Ecological Perspective of Firm’s Innovation: Implications for Entrepreneurship Success


The purpose of this paper is to develop a theoretical framework for clarifying the ecological perspectives of firm’s innovation on the basis of earlier studies on entrepreneurship success. In order to achieve this objective, this study has accompanied systematic review of literature related to firm’s innovation. This study has used the eco-systemic approach to classify the existing literature and its triangulation. The components and propositions have been obtained through content analysis and synthesis. This study has developed a conceptual framework for the formation of innovation ecosystem around the firm’s innovation and entrepreneurship success. In this framework, we identify the main actors; the main expected consequences of actors' interactions and the key mechanisms. Moreover, the key role of the actors, the essence of the interactions’ consequences, and the essence of the mechanisms are presented in the form of some propositions. - Some relevant studies might be missing within this study due to the selection of search terms and/or databases. However, by performing a forward and a backward search, we have minimized this error. This framework can be useful for practical implications including policymakers for enhancing the firm’s innovation and entrepreneurship success. The value of this paper lies in the integration of scattered previous studies on entrepreneurship success and firm’s innovation from ecosystem’s perspective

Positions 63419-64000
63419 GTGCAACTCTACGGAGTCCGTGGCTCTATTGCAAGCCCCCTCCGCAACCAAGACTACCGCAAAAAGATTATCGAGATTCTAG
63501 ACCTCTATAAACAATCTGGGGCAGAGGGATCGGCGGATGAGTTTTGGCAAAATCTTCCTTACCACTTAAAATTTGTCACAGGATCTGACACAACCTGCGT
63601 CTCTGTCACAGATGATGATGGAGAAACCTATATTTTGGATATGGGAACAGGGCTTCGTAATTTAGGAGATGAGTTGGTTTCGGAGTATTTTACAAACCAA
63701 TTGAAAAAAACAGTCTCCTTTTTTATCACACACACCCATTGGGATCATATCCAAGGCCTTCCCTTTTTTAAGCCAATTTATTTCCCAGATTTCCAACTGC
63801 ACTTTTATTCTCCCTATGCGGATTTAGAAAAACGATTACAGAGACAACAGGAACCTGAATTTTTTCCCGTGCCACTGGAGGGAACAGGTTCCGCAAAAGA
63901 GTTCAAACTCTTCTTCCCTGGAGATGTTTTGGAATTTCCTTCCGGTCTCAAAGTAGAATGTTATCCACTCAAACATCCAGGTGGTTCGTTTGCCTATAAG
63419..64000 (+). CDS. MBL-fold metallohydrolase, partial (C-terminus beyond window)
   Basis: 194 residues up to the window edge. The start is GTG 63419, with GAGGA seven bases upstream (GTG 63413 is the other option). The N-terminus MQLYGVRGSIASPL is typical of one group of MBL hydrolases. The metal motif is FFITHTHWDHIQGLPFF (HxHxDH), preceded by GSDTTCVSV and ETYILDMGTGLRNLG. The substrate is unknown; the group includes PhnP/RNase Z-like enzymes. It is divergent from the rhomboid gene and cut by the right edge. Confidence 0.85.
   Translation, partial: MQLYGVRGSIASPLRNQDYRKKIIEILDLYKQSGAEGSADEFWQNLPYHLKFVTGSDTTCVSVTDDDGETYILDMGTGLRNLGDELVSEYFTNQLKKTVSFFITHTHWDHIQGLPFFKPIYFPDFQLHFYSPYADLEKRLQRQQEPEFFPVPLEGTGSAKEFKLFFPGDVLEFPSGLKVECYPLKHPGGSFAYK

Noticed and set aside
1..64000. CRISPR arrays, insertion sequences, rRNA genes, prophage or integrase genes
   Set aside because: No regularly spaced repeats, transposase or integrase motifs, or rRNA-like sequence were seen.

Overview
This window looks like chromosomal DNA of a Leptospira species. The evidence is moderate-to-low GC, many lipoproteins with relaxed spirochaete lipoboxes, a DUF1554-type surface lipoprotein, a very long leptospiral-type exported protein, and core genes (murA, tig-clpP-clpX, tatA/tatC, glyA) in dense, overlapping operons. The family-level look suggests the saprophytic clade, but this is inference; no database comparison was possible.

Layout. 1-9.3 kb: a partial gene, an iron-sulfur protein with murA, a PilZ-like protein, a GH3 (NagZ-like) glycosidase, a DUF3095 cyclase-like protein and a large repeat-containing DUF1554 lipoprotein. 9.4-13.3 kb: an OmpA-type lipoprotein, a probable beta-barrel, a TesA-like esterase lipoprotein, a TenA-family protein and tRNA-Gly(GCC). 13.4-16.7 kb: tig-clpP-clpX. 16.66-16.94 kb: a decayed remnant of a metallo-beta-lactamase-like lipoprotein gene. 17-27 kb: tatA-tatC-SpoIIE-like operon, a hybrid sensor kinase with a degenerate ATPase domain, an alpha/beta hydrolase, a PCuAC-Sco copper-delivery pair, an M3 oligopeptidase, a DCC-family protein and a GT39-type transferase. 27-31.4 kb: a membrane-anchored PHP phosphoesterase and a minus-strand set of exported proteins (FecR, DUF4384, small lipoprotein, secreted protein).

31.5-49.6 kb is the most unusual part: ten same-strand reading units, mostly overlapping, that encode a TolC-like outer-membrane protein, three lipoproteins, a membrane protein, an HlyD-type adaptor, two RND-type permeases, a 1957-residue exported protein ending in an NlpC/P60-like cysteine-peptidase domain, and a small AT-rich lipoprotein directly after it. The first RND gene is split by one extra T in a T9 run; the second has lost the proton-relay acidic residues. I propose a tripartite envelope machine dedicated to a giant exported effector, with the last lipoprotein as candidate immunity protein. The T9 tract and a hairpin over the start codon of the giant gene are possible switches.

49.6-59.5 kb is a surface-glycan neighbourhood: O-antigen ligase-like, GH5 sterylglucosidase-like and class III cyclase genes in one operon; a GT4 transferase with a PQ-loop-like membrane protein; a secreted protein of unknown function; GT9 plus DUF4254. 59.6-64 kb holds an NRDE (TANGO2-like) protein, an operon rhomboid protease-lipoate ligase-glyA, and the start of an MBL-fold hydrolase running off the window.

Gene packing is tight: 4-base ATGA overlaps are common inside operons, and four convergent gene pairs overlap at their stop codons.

Keywords: Firm’s innovationentrepreneurial successecological perspective


Firms are the key groups of actors that perform their greatest role of innovation in current socioeconomic systems. Entrepreneurs are the central portion of the revitalization route that saturate and describe contemporary economies (Kuratko, Morris, & Schindehutte, 2015). Start-up as growing innovative entrepreneurial ventures plays a vital role in country’s economic development. They can be driving force for the economy (Kebbi & Valliere, 2016) and energetic apparatus for generating the employment in developing countries (Humala, 2015). While former literature recognizes innovation as a survival premium source and as a forecaster of an above-average post-entry performance (Colombelli, Krafft, & Vivarelli, 2016). In ample circumstances, start-ups by introducing new products and services have led to the economy, employment, sustainable development and social change at large (Fritsch & Noseleit, 2013; Koster & Ste, 2011; Singla, Sethi, & Ahuja, 2018).